Jo: Did you hear 'us'? Jamie said 'I don't want Cameron to see us'. 'Us' is another example of an object pronoun. 'We' for the subject and 'us' for the object.

Adam: It sounds complicated, but it's really simple! There are some exercises on the website to help you with pronouns, and other language from the podcast. And I think that's all for this time.

Jo: Don't forget to send us your comments. See you next time.

Jo/Adam: Bye! 

Discussion

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Language level

Intermediate: B1
Pre-intermediate: A2

Comments

I think Jamie should ask Cameron and tell him that Jamie saw him with the girl at the pub. I think that Cameron will tell Jamie the truth and about the girl. but If Carolina asks Cameron, maybe he won't tell the truth. so, Jamie should ask him. If he is cheating on Emily, then they have to think about what to do next.

If I would be a carolina, I would say everything to Emily. She's her friend and she should do that because of friendship, otherwise Emily would be angry with carolina, that's clear. If Cammeron is a good guy, he'll understand this. He didn't say to his girlfriend about another, so he shouldn't expect hidding him. But if he would be angry with Jimmy- sorry, but knowing that kind of person is worthless. That's my point of view.

Hi sir,
Supposing I want to say that something is found everywhere, for instance I am talking about a cell phone that in every part of world we see cell phones... hence if I say:
Cell phone, where not?
Is it ok?

Hello Zeeshan,

That sounds awkward because the sentence implies a verb but doesn't have one. You could say 'Where are they not?', though this wording is a bit strange. Maybe 'Cell phones: is there any place they haven't reached?' (or 'anywhere you can get away from them?').

All the best,
Kirk
The LearnEnglish Team

Is it necessary that in a sentence following another sentence carrying two persons, one should be noun. I mean for example if I want to say:
Mark has close resemblance to Martin; i.e. he looks like him.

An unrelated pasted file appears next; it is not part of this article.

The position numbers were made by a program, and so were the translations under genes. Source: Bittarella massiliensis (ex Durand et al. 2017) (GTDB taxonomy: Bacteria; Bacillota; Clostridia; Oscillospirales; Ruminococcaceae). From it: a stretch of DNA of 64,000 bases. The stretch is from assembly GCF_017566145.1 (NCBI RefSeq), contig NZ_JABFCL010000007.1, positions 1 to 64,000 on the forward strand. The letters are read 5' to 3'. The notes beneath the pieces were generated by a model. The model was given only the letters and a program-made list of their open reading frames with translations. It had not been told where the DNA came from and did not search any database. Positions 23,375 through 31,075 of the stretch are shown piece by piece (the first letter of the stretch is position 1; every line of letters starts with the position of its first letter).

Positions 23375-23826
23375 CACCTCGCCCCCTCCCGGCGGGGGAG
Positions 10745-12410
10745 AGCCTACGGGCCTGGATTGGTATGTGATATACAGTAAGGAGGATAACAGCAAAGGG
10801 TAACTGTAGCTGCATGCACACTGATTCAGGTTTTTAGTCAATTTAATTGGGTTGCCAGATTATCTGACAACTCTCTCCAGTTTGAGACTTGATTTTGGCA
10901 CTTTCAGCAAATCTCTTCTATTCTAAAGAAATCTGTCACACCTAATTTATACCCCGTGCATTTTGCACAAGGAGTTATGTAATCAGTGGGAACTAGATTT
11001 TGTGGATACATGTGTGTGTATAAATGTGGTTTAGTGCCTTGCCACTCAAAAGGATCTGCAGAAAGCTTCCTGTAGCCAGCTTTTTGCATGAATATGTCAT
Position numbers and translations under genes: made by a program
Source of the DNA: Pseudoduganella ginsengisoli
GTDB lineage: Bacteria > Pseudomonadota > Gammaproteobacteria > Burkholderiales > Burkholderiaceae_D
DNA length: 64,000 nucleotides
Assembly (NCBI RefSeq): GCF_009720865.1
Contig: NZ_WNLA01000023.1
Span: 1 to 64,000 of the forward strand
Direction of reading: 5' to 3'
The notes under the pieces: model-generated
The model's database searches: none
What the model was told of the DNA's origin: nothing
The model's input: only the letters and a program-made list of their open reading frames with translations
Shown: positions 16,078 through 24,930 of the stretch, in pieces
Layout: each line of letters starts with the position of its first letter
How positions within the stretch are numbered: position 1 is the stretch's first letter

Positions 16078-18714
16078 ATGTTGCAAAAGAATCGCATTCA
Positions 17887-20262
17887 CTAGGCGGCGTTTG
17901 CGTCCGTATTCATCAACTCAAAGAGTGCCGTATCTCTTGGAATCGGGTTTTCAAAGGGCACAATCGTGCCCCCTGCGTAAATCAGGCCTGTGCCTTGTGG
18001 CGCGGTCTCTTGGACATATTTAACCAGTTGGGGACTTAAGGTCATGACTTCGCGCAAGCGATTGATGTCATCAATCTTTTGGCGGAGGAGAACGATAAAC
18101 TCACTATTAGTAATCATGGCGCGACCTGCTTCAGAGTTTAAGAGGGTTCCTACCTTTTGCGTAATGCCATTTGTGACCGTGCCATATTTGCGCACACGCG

Is it fine? or I should say:
Mark has close resemblance to Martin; i.e. he looks like Martin.
or
Mark has close resemblance to Martin; i.e. Marks looks like him.

Hello Zeeshan Siddiqii,

The initial sentence lacks one word: you should say 'a close resemblance'.

The three options are all grammatically correct and there is no rule which says you need to use a noun rather than a pronoun. However, there is an issue of clarity. The first sentence may be confusing as it may not be clear who is 'he' and who is 'him'. Of course, both of them look like the other so it may not be particularly important in this example but in other contexts this would be an issue. It's important to express yourself clearly and avoid irritating or confusing the listener.

 

Best wishes,

Peter

The LearnEnglish Team

hello,

If I were Carolina, I would talked to Emily. Poor Emily. regret for her faithful love to a man called Cameron. He does not deserve for her love. Being in lots of deep pain firstly, I hope she will met a better man.

Hello guys...
To day was very interesting, my favorite way to travel, is the car. I love drive cars, Also it is very comfortable and you can go whit all your friends from everywhere, You can get faster to your destine, You can listend to your favorit music.
Allmost the other ways to travel, don´t have this advantage.

Hello, friends all over the world!

My favorite form of transportation is definitely a train. You don't have to drive yourself, you just look out of the window to look all around you to find out the scenery around you. Or you can talk with the neigbours around you, saying just "Where are you from?, Oh you come from Italy. What is your native town like?" and so on... Such kind of encounter with a new friend is fun!

Oh poor Emily...As for me, Carolina should tell Emily about long kiss between her boyfriend and the blond girl. But interesting what Emily will react on this. I think that she don't deserve such ......